The purpose of this article is to describe, with some detail, effective means to address knob and tube wiring in older Boston homes without completely removing it. Ultimately complete removal is, in fact, my recommended action whenever knob and tube is present, however its often found in low income areas where complete replacement is just not possible financially. In those situations, and only those, there is an alternative method that involves managing and monitoring the risk associated.
As far as managing the risk, the first issue that should be addressed is with additions to original wiring that may have been made. All additions to knob and tube wiring that were not made with original means (as in more knob and tube) should be removed. Second all possible actions should be taken to ensure that all exposed wiring is not subject to physical damage or exposed to flammable materials, including spider webs, insulation and dry lumber. Next a grounding electrode system should be installed at the service entrance that includes 2 electrodes and water pipe bonding where necessary. Equipment grounding conductors should be ran from any point of the grounding electrode conductor to every switch, receptacle and fixture, in the house. In the event The equipment ground can not be pulled to the fixture due to cost the fixture should be replaced with a fixture rated for use without an equipment ground. This often means removing elaborate antique fixtures with exposed metal parts. Finally, and most importantly Arc Fault breakers must be installed on every circuit.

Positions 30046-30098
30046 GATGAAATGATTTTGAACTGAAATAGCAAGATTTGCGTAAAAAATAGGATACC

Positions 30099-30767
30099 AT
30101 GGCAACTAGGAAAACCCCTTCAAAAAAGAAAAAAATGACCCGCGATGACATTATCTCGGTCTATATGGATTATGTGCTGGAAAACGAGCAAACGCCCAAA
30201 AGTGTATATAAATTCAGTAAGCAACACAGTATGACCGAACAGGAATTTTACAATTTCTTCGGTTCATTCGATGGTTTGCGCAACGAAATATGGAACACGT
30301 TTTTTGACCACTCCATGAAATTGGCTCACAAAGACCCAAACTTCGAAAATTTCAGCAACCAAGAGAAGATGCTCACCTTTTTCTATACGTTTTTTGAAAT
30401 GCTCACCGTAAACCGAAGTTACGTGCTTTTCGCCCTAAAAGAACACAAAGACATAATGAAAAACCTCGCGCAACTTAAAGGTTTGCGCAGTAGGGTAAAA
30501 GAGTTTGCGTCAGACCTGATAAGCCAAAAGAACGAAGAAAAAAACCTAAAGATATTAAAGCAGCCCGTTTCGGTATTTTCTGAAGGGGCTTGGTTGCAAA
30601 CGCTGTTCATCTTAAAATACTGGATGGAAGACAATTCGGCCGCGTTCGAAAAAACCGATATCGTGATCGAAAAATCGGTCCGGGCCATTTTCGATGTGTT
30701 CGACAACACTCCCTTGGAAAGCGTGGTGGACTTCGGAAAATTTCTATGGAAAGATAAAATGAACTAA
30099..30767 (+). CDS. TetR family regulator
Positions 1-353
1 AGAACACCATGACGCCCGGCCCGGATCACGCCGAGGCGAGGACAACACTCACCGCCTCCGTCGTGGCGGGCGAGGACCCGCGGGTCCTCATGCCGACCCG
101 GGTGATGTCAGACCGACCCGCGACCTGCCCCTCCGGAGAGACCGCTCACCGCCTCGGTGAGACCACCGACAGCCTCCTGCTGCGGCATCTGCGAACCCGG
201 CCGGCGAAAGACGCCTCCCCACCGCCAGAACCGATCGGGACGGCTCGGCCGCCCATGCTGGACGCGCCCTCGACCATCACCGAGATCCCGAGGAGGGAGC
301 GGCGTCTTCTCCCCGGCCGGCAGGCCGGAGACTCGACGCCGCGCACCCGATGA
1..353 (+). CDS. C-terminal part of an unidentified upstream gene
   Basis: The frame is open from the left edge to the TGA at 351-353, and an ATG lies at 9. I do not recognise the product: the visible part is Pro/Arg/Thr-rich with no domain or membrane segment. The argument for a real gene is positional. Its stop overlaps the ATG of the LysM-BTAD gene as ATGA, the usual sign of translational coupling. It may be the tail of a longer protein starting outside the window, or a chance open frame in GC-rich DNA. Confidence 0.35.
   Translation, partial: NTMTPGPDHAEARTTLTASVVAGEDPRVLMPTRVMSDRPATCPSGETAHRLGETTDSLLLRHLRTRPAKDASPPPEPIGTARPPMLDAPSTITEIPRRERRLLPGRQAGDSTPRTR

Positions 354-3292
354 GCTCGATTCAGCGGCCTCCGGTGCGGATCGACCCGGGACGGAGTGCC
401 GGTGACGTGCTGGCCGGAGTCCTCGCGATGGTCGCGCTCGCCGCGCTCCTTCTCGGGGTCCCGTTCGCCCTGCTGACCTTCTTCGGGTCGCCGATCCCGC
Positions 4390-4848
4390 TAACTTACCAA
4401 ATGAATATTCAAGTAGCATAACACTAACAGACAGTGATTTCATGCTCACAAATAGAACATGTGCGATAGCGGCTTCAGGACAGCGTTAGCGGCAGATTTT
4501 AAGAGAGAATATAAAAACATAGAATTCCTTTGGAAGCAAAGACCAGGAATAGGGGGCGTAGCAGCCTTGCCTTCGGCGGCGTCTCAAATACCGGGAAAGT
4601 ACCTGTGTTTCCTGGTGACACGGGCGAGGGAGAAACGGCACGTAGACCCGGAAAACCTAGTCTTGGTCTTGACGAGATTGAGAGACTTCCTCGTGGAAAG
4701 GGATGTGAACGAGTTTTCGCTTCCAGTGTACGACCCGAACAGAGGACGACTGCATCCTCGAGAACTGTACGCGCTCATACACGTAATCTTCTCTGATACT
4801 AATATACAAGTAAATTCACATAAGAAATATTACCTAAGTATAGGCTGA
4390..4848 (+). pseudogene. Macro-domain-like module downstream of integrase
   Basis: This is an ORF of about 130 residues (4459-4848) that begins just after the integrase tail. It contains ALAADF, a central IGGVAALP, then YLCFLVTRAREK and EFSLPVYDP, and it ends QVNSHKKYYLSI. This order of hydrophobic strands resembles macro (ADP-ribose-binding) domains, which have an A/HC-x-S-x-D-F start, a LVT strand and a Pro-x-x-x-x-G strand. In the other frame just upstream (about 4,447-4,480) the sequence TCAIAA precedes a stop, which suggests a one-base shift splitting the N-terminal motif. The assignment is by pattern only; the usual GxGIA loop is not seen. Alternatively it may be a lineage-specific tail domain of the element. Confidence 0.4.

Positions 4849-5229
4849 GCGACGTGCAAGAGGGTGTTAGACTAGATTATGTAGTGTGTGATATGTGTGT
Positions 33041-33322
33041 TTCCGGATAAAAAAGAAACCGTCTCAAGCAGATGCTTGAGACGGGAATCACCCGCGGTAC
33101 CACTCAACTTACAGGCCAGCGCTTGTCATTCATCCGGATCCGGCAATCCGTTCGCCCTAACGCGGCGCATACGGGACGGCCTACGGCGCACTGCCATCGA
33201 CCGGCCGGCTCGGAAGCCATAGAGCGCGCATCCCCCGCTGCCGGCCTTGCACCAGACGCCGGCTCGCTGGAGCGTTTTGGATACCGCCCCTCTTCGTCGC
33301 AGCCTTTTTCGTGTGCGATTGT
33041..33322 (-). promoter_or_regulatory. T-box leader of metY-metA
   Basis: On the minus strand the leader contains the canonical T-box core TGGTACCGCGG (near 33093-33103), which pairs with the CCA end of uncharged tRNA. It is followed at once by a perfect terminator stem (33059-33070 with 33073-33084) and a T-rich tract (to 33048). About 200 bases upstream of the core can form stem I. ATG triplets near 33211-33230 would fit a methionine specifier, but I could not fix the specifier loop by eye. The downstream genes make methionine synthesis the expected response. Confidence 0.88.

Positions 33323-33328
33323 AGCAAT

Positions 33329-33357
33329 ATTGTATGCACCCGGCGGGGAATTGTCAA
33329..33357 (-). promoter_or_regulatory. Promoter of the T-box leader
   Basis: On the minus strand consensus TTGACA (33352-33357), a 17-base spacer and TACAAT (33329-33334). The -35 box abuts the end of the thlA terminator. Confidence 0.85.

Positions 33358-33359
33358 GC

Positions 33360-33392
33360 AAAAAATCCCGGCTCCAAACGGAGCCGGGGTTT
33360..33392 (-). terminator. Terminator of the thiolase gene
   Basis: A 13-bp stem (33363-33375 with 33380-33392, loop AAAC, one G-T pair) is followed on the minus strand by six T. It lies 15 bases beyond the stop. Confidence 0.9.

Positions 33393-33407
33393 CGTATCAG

Monitoring the risk would requiring no less then monthly visual and mechanical inspections with a megger tester, and comparing recorded results. I would not use this method unless it was coupled with a detailed course of action that included scheduled eventual replacement of all knob and tube.
While using this method you would essentially be pulling a wire to every device it would be much less out of pocket initial expense and allow a homeowner to budget accordingly. Replacing knob and tube is not a diy electrical repair project and should only be done by qualified electricians.
Likely issues you may encounter could include, flying splices where knob and tube wiring is openly spliced to a piece of NM (romex type wire) this must be removed and ran back to the panel. Bronx wire (also called bx) may be even more dangerous then the knob and tube. Often you will find the outer metal jacket used as an equipment ground and feeding circuits with grounded outlets, this is a VERY bad practice. The fact is that while the outer metal jacket of bx may read a low impedance with a typical continuity tester, under load and fault conditions, the outer jacket can get red hot because it does not effectively conduct fault currents to ground.
If you are looking for a professional Boston area electrician then please call us today at 617-688-8171 or complete our
online request form.